I primarily planned on doing my lesson on the Native culture prior to Russian contact in the 1700s. But that lesson appears to be too broad. Instead I am going to focus on the history of education in west coast Alaska.
Since the 1700s, education in west coast Alaska has evolved from learning how to hunt and survive in a sod house to preparing individuals to survive in the Western culture. I would start by dividing the class into four or five groups and do a trivia. We’d start off with a few questions unrelated to the topic to wake them up before moving onto the serious questions. Trivia would go on for about 10-15 minutes. Then if a movie were available, I’d have them watch a clip for about 15 minutes to give them a visual idea how boys and girls of west coast Alaska were educated prior to Russian contact.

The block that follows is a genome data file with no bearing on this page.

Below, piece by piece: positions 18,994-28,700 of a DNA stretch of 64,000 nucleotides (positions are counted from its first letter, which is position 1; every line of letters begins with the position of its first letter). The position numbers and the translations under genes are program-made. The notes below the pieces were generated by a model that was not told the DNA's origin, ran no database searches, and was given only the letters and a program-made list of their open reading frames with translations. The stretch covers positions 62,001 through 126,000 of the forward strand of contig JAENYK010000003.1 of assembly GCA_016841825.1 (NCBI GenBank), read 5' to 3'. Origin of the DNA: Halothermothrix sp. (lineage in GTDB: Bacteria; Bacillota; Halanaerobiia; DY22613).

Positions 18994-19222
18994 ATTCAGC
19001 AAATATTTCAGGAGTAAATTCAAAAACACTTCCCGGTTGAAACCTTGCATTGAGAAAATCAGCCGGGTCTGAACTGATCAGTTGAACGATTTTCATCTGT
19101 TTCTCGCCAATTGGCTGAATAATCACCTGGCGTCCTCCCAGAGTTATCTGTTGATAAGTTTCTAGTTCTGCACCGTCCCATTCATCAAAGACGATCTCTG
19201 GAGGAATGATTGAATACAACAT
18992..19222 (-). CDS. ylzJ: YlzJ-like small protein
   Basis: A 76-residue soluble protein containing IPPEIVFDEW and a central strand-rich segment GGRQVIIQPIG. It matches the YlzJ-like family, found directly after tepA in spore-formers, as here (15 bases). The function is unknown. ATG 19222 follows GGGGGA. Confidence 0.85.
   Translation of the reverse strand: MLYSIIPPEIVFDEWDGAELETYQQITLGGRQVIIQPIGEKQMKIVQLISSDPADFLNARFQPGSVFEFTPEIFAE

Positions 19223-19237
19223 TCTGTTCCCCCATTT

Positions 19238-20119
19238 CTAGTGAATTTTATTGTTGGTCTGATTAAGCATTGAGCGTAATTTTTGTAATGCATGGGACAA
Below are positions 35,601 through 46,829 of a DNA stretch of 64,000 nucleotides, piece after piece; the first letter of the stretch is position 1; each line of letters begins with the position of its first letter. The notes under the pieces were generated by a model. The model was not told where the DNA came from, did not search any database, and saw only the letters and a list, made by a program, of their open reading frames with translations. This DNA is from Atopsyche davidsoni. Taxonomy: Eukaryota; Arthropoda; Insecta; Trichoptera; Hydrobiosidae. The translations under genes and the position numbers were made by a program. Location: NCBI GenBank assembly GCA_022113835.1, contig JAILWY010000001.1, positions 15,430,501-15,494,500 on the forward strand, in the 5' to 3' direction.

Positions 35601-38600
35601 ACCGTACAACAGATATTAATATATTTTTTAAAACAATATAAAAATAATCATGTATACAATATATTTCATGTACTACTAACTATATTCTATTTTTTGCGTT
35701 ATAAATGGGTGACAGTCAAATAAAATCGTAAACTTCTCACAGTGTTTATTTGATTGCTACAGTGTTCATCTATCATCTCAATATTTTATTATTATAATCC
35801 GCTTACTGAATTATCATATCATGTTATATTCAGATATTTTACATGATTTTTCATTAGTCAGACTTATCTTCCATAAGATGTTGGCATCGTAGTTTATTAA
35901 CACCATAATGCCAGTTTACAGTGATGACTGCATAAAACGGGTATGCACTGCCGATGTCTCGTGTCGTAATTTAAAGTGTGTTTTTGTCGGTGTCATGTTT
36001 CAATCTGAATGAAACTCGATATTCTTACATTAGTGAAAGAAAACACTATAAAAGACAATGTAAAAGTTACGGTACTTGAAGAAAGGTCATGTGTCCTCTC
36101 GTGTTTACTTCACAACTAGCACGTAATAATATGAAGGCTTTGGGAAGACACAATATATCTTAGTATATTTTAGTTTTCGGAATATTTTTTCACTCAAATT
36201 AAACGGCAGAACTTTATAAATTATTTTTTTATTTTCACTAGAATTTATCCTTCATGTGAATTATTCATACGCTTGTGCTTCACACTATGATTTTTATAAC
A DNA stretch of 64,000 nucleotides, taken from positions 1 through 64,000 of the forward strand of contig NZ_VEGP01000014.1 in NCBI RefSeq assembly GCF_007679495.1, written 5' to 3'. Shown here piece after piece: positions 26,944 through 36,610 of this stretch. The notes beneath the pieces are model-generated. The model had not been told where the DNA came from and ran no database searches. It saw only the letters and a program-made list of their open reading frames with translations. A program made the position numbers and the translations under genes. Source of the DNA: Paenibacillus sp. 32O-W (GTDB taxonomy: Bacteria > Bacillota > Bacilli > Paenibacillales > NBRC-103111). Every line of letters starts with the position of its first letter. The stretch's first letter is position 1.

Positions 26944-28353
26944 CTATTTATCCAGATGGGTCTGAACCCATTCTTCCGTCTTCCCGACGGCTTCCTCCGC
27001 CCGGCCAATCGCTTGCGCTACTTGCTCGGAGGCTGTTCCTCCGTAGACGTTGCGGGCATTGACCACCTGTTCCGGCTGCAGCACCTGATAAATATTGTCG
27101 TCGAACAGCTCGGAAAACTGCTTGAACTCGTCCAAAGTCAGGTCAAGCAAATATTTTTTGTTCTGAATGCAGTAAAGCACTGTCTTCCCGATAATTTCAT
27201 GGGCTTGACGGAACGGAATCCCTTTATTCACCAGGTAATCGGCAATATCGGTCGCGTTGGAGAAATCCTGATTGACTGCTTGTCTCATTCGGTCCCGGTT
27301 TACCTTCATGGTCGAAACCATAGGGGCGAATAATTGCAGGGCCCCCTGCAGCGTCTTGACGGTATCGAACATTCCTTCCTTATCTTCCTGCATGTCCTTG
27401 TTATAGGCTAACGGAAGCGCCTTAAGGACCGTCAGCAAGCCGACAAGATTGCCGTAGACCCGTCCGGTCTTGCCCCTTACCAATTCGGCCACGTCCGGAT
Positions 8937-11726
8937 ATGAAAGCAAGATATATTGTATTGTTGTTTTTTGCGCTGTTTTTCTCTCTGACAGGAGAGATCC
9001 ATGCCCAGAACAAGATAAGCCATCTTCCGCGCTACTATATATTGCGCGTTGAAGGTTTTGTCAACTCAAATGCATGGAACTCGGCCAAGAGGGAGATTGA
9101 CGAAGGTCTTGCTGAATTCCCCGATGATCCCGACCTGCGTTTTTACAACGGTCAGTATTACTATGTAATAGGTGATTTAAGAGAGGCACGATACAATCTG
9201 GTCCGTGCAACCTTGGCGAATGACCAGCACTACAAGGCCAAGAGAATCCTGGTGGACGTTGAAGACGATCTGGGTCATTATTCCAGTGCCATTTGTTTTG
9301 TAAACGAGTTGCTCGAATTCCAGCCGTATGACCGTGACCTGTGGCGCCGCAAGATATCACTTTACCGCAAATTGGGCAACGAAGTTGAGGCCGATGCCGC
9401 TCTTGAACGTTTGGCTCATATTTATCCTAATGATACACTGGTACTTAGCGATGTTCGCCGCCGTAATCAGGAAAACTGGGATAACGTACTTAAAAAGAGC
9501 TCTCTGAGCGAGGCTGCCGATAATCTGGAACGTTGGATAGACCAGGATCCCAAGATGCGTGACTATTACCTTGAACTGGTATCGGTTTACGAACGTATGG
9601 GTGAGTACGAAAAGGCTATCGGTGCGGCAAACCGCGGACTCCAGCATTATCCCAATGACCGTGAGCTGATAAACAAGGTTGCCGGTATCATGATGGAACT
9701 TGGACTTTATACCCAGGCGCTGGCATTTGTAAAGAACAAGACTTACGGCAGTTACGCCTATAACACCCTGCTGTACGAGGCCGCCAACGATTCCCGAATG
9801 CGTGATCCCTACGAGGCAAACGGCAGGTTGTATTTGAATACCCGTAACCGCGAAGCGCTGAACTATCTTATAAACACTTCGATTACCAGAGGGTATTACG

After the movie is over, they would go back to their same groups to write down how today’s educational system is different compared to the structure that was used by the Native people before Russian contact. I’m guessing this section would take about 20 minutes. Similar to our class last week, we would hang the posters on the wall to allow the students to see how things have changed from multiple viewpoints.
If there were an elder available in town, I would invite him/her over to speak to the class about their knowledge of culture the next day or two. Then once the elder is done speaking, I’d give the class a chance to reflect what the elder has said.
To conclude things, I’d do a presentation on why it’s important to know the history.
Once I have presented the history, I’d shift gears to the problems west coast Alaska today. What are the dropout rates there compared to nation wide? Are there ways we can improve today’s school systems?